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REVIEW ARTICLE
Year : 2020  |  Volume : 19  |  Issue : 3  |  Page : 216-223

Occurrence of terpenes, polyketides, and tannins in some Japanese lichens and green mosses


Department of Chemistry of Natural and Microbial Products, Pharmaceutical Industries Researches Division, National Research Centre, El Buhouth Street, Dokki, Giza, Egypt

Date of Submission27-Mar-2020
Date of Decision19-Apr-2020
Date of Acceptance02-Jun-2020
Date of Web Publication24-Aug-2020

Correspondence Address:
PhD Waill A Elkhateeb
Department of Chemistry of Natural and Microbial Products, Pharmaceutical Industries Researches Division, National Research Centre, El Buhouth Street, Dokki 12311
Egypt
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Source of Support: None, Conflict of Interest: None


DOI: 10.4103/epj.epj_17_20

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  Abstract 

Terpenes, polyketides, and tannins are valuable chemical classes that are famous for their varied biological activities such as being antioxidant, anticancer, antibiotic, and immunosuppressant agents. On the other hand, lichens and mosses are rich sources of biologically active compounds. However, rare studies have described neither the chemical analyses nor the biological activities of such samples. In this review, the chemical constitutions of five Japanese originated lichens and moss samples belonging to the species Candelariella vitellina, Lepraria incana, Dirinaria applanata, Brachythecium velutinum, and Brachythecium rutabulum were described with focus on three chemical classes which are terpenes such as Dechloromycorrhizin A, Hericenone A, demethoxyviridin, Scytalidic acid, Ovellin B, Ceriporic acid B, Ganodermatriol, Fomefficinic acid A, Ganoderol A, Ganoderol F; polyketides such as Chaetoquadrin A, Comazaphilone C, Hormothamnione, Arnottianamide, Avermutin, 4′-Hydroxyphlebiarubrone, 4′-Hydroxyphlebiarubrone, Citropone A, Atrovenetin; and finally secondary metabolites (tannins) such as 5′ methoxydehydrodiconiferyl alcohol, ellagic acid 3,3′-di-O-methyl ether, 5,5′-dehydrodiferulic acid, 3,3′,4-tri-O-methylellagic acid, and 5′-methoxydehydrodiconiferyl alcohol.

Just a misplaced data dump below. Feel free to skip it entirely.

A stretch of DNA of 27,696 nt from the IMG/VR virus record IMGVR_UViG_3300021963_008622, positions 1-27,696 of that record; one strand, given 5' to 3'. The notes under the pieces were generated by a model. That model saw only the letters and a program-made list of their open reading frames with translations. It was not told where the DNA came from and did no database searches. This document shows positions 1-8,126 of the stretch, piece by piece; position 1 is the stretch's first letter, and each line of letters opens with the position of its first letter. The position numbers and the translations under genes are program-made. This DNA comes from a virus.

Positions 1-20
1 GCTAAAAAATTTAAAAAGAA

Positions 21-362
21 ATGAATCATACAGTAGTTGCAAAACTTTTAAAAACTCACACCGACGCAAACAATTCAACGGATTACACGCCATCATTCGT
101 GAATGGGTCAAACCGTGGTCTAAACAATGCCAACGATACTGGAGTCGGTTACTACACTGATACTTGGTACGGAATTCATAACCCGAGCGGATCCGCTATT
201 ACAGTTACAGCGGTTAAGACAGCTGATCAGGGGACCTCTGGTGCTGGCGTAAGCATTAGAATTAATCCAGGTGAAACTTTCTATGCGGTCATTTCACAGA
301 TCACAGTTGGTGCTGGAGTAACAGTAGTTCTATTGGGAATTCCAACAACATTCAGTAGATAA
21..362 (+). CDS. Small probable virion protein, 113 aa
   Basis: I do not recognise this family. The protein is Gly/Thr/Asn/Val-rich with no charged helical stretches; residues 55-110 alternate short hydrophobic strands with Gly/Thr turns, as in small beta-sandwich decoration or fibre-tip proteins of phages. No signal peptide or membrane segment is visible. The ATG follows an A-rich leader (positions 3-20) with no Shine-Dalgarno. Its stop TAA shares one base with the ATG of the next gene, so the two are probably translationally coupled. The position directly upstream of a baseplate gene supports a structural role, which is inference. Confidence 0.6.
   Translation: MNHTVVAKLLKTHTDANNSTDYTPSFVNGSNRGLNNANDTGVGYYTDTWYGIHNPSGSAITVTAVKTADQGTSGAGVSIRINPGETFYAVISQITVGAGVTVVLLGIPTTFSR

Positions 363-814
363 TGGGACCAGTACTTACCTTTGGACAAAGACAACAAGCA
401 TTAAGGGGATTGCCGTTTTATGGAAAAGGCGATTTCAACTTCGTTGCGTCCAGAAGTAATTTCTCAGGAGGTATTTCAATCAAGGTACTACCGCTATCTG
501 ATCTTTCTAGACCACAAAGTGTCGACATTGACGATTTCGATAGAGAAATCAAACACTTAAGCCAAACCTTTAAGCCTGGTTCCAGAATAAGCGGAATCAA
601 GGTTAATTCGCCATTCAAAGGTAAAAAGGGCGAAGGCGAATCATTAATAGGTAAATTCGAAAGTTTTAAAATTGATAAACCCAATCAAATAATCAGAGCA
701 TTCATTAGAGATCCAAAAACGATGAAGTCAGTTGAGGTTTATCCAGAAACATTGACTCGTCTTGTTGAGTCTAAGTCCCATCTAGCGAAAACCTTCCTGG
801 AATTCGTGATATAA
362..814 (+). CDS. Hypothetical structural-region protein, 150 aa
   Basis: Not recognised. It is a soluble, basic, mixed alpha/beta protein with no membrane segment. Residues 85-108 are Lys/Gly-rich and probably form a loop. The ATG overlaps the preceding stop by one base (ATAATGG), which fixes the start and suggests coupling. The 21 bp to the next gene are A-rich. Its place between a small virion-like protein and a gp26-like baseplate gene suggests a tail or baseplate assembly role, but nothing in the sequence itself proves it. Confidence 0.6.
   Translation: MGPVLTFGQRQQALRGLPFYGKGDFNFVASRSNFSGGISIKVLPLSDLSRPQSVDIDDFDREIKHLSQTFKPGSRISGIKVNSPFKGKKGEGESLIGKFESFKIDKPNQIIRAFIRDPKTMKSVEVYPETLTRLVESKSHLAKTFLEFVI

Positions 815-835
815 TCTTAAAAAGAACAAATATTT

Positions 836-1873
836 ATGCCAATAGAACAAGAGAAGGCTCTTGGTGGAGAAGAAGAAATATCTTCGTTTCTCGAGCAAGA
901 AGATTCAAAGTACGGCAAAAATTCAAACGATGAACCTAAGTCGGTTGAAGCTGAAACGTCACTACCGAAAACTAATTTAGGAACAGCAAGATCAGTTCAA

Keywords: Brachythecium velutinum, Candelariella vitellina, Dirinaria applanata, Lepraria incana, Brachythecium rutabulum, terpenes, polyketides, tannins, biological activities


How to cite this article:
Elkhateeb WA, Daba GM. Occurrence of terpenes, polyketides, and tannins in some Japanese lichens and green mosses. Egypt Pharmaceut J 2020;19:216-23

How to cite this URL:
Elkhateeb WA, Daba GM. Occurrence of terpenes, polyketides, and tannins in some Japanese lichens and green mosses. Egypt Pharmaceut J [serial online] 2020 [cited 2020 Nov 26];19:216-23. Available from: http://www.epj.eg.net/text.asp?2020/19/3/216/293315


  Introduction Top


Lichens are symbiotic associations of fungi with microalgae and/or cyanobacteria, which are considered among the slowest growing organisms, with strong tolerance to adverse environmental conditions [1]. Lichens are a valuable source of many natural classes with varying biological potentials including antiviral, antifungal, analgesic, antipyretic, antioxidant, and anticancer effects [2],[3]. The potential of lichens for the monitoring of radionuclides has been well documented [4],[5]. Lichens can grow on rocks and exist as epiphytes on trees and leaves [6]. Most of the lichens are terrestrial and few are marine with the ability to adapt water and saline stress, extreme temperature, and air pollutants [7] Lichens produce a wide array of biologically active primary (intracellular) and secondary (extracellular) metabolites ([Figure 1]). More than1000 metabolites were extracted from lichens, some of these compounds are exclusively produced by lichens, while others were commonly observed in fungal extracts and those of higher plants [3],[5]. In recent times, lichens and their secondary metabolites have been getting increased attention due to their nutritional value and pharmaceutical potential; lichens are used in medicine for many purposes such as for treating bronchitis, spleen enlargement, asthma, heart and stomach disorders, vomiting, treating wounds, and skin disorders [1],[8],[9]. Lichens metabolites (also known as lichen substances) are either primary or secondary metabolites [8],[9]. Primary metabolites are required for the growth and maintenance of cells, and those metabolites include amino acids, proteins, polyols, polysaccharides, vitamins, and carotenoids. On the other hand, lichen secondary metabolites do not contribute in growth, development, or reproduction but they are usually derived from primary metabolism [2],[5],[8].
Figure 1 Candelariella vitellina (Photographs taken by Waill A. Elkhateeb, Locality: Hakozaki Higashi-ku Fukuoka-shi Japan).

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Candelariella